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Research at St Andrews

Precise geopositioning of marine mammals using stereo photogrammetry

Research output: Chapter in Book/Report/Conference proceedingConference contribution


Precise positioning of whales and other species in space and time is a key requirement for marine mammal research. It has been an elusive goal for years. We have developed a stereo camera based measurement system to meet the requirement. We have obtained preliminary results, and will describe ongoing improvements. The sounds of marine animals can be localized using multiple hydrophones. If these hydrophones are part of tags (like the DTAG) attached to individual animals, sometimes it is possible to identify which call is made by which individual. However, when social animals like pilot whales are very close together, it becomes very difficult to identify which individual is vocalizing. This is a critical problem for studies of marine mammal communication: we are not able to link the acoustic and tag data with the behavioral observations because we cannot accurately pinpoint where specific animals are in space, either on their own or relative to other animals. Precisely positioning the whales in space and time is also necessary to measure social cohesion, the critical variable for assessing the impact of anthropogenic sound on many vulnerable marine mammals. Current thought suggests that social whales, such as pilot whales, adopt a social defense strategy, grouping closer together under threat. Thus, of the dozens of sound and noise impact studies conducted on marine mammals throughout the world attempt to assess changes in cohesion during exposure to sound. However, they all estimate inter-animal distance by eye, something that is notoriously difficult and imprecise. In short, there is currently no accurate way to measure the fundamental variable that these millions of dollars of fieldwork are trying to assess. Positioning individual body parts instead of whole animals in space and time would allow precise mensuration of body part ratios, an essential statistic for assessing health and fat reserves that is currently difficult to measure in the field. Numerous techniques have been tried to address the geopositioning requirement, none have been wholly satisfactory. We developed a battery powered stereo camera system, integrated with a GPS receiver, an attitude reference system, and a laptop computer, and collected calibrated stereo imagery from a surface vessel. The stereo camera we used initially was an off the shelf firewire based system, originally intended for machine vision purposes. It was selected in part because of time pressures on development, and proved to have too short of a baseline for the precise work demanded by the scientific requirements. Other constraints of the off the shelf system made it difficult to accommodate lighting conditions in the bright marine environment, and we have since moved to a custom system. This custom system has many features in common with stereo systems we have developed for underwater use, shortening development time and testing. These common features include camera models and interface, calibration techniques and software elements, all of which will be described. Custom software has been developed for geopositioning of targets in the stereo overlap area. By differencing of positions of multiple targets, it becomes possible to achieve precise mensuration of body parts and sizes. These measurements can be made using both monoscopic viewing of two simultaneously collected images, or if three-dimensional viewing hardware is available, in stereo.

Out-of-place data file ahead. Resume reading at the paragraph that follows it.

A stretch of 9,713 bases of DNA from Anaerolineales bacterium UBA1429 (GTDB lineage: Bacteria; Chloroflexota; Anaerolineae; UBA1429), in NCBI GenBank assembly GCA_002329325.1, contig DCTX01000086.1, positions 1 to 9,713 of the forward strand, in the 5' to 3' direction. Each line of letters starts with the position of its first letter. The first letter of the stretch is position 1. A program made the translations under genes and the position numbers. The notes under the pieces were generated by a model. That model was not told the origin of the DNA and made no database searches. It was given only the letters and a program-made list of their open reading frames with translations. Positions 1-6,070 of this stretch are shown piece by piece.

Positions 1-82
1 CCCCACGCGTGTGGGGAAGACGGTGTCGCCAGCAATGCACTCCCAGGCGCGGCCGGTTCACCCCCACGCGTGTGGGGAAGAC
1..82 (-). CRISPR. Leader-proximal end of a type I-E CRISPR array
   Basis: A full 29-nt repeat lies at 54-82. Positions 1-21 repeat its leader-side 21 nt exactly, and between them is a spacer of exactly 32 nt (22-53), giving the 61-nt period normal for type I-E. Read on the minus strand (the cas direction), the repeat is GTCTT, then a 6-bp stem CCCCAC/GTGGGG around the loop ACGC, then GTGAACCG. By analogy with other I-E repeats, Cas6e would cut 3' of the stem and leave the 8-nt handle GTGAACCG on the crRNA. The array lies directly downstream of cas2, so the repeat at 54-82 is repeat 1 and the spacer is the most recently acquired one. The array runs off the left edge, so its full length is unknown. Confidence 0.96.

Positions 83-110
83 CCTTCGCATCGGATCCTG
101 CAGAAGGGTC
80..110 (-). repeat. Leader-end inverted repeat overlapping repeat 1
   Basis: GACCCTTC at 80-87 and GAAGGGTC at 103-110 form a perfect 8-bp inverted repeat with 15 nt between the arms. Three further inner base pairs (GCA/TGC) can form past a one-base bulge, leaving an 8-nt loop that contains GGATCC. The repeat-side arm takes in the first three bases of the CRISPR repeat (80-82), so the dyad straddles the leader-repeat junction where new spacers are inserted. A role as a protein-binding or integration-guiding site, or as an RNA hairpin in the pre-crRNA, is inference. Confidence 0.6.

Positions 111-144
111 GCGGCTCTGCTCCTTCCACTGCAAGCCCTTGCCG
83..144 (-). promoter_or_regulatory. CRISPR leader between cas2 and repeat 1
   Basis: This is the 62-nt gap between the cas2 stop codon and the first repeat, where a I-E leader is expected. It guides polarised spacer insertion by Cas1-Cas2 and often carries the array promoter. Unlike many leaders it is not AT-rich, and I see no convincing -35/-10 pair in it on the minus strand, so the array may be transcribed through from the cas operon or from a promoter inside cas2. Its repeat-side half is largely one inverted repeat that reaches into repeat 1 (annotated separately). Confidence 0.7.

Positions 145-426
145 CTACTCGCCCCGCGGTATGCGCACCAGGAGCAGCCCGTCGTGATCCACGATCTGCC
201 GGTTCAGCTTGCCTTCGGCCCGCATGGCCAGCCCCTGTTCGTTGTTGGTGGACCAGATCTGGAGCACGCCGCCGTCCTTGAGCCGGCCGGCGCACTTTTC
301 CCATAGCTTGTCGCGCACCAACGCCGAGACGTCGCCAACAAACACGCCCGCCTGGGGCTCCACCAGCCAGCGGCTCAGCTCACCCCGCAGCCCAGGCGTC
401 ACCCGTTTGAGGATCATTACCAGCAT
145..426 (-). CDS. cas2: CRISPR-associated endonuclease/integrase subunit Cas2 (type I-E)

Original languageEnglish
Title of host publicationOCEANS 2012 MTS/IEEE
Subtitle of host publicationHarnessing the Power of the Ocean
Publication statusPublished - 1 Dec 2012
EventOCEANS 2012 MTS/IEEE Hampton Roads Conference: Harnessing the Power of the Ocean - Virginia Beach, VA, United States
Duration: 14 Oct 201219 Oct 2012


ConferenceOCEANS 2012 MTS/IEEE Hampton Roads Conference: Harnessing the Power of the Ocean
CountryUnited States
CityVirginia Beach, VA

    Research areas

  • behavior, geocoding, Photogrammetry, stereo

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ID: 255453665